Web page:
Bosdet Homes recommends that Sellers have their home pre-inspected prior to listing. This will allow you to know what things need to be addressed and find out if you have any deal breakers (big problems). This way you can fix most items and disclose the rest. If you don’t want to do a pre-inspection then before your home is inspected by a Buyer, use this Home Inspection Checklist and address to do the following:


MAKE SURE THE INSPECTOR CAN SIMPLY DO HIS JOB!

To make sure the inspection goes smoothly, be sure that the inspector can access all areas of your home. Make sure you de-clutter all entrances and that all the electrical and plumbing fixtures are approachable. This includes every room in your house, the basement, the attic and all around the exterior of your home. Although a home inspector isn’t looking at your mess, an unkempt home does give an impression of uncaring homeowners and may raise a red flag of possible homeowners who do not regularly maintain their home.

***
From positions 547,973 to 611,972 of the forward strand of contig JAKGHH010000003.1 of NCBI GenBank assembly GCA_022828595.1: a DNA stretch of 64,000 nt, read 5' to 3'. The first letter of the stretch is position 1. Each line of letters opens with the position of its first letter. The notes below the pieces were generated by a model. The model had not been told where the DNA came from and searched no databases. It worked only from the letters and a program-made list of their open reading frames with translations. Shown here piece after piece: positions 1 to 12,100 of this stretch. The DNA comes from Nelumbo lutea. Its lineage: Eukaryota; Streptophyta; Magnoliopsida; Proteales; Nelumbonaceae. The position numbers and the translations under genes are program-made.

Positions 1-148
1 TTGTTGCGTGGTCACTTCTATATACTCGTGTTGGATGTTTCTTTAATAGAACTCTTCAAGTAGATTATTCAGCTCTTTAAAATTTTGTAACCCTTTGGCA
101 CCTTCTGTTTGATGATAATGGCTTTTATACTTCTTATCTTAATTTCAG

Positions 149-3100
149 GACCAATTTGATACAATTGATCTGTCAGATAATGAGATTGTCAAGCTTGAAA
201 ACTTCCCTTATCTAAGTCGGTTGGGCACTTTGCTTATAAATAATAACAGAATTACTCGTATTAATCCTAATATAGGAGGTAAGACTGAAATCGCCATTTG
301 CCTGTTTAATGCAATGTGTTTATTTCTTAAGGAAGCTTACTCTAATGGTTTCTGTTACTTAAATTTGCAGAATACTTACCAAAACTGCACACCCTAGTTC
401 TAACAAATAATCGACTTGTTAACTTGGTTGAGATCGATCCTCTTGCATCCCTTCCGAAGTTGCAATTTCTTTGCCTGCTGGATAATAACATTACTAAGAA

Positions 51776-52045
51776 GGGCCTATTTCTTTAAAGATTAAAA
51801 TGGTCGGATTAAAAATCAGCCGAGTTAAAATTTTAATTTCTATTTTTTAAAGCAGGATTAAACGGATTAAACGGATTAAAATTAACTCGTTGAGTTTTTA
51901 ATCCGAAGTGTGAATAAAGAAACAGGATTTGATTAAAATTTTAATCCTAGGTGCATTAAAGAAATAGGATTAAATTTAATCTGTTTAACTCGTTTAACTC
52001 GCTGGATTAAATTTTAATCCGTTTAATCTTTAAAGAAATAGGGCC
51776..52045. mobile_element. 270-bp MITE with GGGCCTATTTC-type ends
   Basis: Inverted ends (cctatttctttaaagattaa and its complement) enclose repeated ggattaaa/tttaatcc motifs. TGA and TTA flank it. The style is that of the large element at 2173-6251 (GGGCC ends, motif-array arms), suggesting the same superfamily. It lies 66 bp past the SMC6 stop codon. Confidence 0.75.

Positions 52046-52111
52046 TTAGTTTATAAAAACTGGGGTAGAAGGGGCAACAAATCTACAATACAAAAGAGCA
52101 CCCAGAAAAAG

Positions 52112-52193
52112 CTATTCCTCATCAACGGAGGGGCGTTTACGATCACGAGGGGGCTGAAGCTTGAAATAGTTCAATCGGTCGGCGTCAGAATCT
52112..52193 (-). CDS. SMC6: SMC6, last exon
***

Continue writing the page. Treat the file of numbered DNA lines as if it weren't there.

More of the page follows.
CHECK FOR ANY EVIDENCE OF WATER DAMAGE

This is a home buyers top concern: the possibility of water issues in their new home. Often, it is not a major issue which caused a stain on the ceiling or around the window or door. Perhaps a toilet over-flowed, a window was left open during a storm or the shower door/curtain wasn’t closed properly. Ensure there are in fact no real issues causing the stain and be sure that it is properly repaired prior to viewing. Sellers have to disclose what they know about a home and being prepared will ease a Buyer’s concerns.



RULE OUT ANY POTENTIAL ELECTRICAL VIOLATIONS